Privileged groups rarely give up their privileges without strong resistance. (Nonviolence and Racial Justice 1962, p. 7)
Hence the basic question which confronts the world’s oppressed is: How is the struggle against the forces of injustice to be waged? (NRJ, p. 7)
Five points can be made concerning nonviolence as a method in bringing about better racial conditions:
First, this is not a method for cowards; it does resist. This method … is nonaggressive physically but dynamically aggressive spiritually.
A second point is that nonviolent resistance does not seek to defeat or humiliate the opponent, but to win his friendship and understanding.
A third characteristic of this method is that the attack is directed against forces of evil rather than against persons who are caught in the forces.
A fourth point … is that it avoids not only external physical violence but also internal violence of spirit. At the center of nonviolence stands the principle of love. In struggling for human dignity the oppressed people of the world must not allow themselves to become bitter or indulge in hate campaigns. … Along the way of life, someone must have sense enough and morality enough to cut off the chain of hate.
Fifth, the method of nonviolence is based on the conviction that the universe is on the side of justice. It is this deep faith in the future that causes the nonviolent resister to accept suffering without retaliation. He knows that in his struggle for justice he has cosmic companionship. (NRJ, p. 7-9)
But the sullen and silent slave of 110 years ago, an object of scorn at worst or of pity at best, is today’s angry man. He is vibrantly on the move; he is forcing change, rather than waiting for it in pathetic futility. In less than two decades, he has roared out of slumber to change so many of his life’s conditions that he may yet find the means to accelerate his march forward and overtaking the racing locomotive of history. (ATH, p. 313)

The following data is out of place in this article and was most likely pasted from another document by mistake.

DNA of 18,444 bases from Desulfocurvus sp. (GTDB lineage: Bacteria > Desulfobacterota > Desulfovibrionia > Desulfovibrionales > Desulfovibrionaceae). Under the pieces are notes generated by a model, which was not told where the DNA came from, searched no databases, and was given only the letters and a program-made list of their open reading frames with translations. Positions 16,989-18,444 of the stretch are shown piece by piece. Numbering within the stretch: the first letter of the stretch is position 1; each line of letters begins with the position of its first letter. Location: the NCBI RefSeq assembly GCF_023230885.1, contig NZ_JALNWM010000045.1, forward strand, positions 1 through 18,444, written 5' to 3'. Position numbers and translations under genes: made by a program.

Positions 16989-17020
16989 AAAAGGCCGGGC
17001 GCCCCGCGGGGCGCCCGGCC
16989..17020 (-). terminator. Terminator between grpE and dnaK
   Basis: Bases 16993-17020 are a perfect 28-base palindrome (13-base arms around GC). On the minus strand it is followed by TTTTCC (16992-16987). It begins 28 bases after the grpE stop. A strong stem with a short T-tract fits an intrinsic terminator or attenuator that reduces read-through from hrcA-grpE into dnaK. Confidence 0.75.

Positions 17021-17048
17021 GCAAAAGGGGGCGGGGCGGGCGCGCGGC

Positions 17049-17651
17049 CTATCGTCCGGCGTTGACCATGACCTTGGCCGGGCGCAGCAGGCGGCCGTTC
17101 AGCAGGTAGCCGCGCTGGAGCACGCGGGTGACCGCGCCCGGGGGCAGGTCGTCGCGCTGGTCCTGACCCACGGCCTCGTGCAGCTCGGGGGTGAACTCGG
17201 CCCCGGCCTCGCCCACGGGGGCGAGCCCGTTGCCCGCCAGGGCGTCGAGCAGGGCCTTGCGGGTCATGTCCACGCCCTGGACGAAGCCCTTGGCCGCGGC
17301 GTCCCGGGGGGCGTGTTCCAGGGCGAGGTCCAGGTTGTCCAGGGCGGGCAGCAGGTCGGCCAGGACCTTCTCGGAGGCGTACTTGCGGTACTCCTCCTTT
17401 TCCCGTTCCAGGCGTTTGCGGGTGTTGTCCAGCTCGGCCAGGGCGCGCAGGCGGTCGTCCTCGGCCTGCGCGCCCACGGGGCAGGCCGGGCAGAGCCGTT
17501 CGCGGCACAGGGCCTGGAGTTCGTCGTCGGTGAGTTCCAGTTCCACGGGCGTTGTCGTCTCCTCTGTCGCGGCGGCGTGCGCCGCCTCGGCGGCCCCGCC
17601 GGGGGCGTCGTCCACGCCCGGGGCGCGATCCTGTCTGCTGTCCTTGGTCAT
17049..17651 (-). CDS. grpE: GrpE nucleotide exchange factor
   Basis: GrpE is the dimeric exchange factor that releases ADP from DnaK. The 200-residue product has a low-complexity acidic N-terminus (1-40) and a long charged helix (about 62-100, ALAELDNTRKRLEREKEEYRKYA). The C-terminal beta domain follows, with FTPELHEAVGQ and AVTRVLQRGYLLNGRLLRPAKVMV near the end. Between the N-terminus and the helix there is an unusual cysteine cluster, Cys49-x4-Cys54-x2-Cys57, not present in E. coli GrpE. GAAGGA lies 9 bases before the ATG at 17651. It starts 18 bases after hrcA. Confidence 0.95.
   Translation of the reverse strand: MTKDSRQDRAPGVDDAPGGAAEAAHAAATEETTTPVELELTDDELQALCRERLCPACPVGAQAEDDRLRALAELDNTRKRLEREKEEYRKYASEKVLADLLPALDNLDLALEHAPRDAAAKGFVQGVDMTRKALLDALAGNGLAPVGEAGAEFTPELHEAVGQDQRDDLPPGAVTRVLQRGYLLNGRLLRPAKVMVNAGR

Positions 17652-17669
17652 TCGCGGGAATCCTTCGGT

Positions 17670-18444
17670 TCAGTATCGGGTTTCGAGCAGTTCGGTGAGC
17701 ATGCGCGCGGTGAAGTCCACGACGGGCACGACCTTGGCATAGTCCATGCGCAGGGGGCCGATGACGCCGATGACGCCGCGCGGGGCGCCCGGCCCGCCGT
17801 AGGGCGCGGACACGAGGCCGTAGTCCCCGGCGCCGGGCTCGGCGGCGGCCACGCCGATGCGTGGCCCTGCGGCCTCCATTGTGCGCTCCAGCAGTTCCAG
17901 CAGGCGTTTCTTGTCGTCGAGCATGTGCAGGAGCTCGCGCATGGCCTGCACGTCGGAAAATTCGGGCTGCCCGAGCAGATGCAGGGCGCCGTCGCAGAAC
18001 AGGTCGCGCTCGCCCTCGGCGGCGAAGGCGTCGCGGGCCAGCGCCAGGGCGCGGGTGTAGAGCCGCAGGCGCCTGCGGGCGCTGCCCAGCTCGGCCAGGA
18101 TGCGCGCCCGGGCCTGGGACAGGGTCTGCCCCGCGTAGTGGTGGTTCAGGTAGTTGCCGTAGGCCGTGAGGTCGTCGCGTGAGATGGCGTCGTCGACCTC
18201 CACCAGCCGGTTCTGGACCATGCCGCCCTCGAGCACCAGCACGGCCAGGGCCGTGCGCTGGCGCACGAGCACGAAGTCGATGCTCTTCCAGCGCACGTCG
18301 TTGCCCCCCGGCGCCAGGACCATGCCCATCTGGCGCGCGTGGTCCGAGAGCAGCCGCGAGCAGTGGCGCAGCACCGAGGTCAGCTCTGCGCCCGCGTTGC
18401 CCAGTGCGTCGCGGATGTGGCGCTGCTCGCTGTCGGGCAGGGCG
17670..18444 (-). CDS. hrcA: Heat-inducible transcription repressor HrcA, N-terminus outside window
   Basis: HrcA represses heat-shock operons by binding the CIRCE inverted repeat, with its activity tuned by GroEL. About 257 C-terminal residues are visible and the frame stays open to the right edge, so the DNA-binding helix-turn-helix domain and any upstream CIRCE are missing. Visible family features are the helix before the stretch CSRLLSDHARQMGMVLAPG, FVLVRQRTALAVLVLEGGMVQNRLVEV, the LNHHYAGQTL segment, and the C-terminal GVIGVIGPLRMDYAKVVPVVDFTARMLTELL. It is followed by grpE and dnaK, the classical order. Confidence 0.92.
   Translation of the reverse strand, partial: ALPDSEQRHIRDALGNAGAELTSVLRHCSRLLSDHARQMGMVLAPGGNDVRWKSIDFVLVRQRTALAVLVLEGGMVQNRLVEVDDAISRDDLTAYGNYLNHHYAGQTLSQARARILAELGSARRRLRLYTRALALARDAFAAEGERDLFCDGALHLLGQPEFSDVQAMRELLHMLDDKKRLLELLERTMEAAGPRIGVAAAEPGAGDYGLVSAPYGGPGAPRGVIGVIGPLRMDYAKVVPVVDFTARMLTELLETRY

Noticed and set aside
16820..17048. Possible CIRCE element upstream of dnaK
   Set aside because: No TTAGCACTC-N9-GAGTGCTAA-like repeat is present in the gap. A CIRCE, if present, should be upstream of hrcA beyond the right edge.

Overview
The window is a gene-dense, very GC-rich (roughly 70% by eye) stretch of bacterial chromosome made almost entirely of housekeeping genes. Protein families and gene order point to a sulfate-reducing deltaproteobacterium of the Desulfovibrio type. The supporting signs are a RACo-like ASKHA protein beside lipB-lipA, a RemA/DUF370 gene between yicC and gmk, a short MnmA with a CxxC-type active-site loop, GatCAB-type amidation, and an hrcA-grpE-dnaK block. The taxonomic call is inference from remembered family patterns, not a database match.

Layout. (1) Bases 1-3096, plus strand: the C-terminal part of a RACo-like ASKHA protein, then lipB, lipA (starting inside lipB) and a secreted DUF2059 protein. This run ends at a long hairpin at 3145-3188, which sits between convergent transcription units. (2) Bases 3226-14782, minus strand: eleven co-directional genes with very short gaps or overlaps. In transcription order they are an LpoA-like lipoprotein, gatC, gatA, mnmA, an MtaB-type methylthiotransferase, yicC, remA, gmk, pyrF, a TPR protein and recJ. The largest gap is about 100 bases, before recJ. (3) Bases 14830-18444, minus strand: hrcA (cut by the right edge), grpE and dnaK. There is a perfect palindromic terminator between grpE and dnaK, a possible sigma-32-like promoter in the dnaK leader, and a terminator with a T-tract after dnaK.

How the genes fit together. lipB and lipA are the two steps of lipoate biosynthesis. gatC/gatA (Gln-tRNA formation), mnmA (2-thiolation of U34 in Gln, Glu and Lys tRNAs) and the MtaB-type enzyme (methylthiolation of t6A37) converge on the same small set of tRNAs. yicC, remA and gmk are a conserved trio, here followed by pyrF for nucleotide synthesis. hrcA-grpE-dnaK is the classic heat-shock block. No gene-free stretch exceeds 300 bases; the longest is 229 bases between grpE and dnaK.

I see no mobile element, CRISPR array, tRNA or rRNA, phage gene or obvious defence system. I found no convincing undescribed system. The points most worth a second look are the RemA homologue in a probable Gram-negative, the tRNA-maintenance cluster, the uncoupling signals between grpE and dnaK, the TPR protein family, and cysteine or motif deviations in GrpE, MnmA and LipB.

These words have an unexpectedly optimistic ring at a time when pessimism is the prevailing mood. (ATH, p. 314))
While it is a bitter fact that in America in 1968, I am denied equality solely because I am black, yet I am not a chattel slave. Millions of people have fought thousands of battles to enlarge my freedom; restricted as it still is, progress has been made. This is why I remain an optimist, though I am also a realist, about the barriers before us. (ATH, p. 314)
A Testament of Hope was published after Dr. King’s death in 1968, so how can his words sound so relevant even after half a century? Many things have changed. Much has not. Some react with anger. Others respond with determination. Still others with resignation.
The title is not “A Testament of Optimism,” not “A Testament of Pessimism,” but “A Testament of Hope.” Hope is not propelled by the reinforcement of success. Rather it is pulled into the future by a vision of what could and should be.
Tom Holmes is a retired Lutheran minister and regular contributor to Wednesday Journal. He writes a column for our sister publication, the Forest Park Review.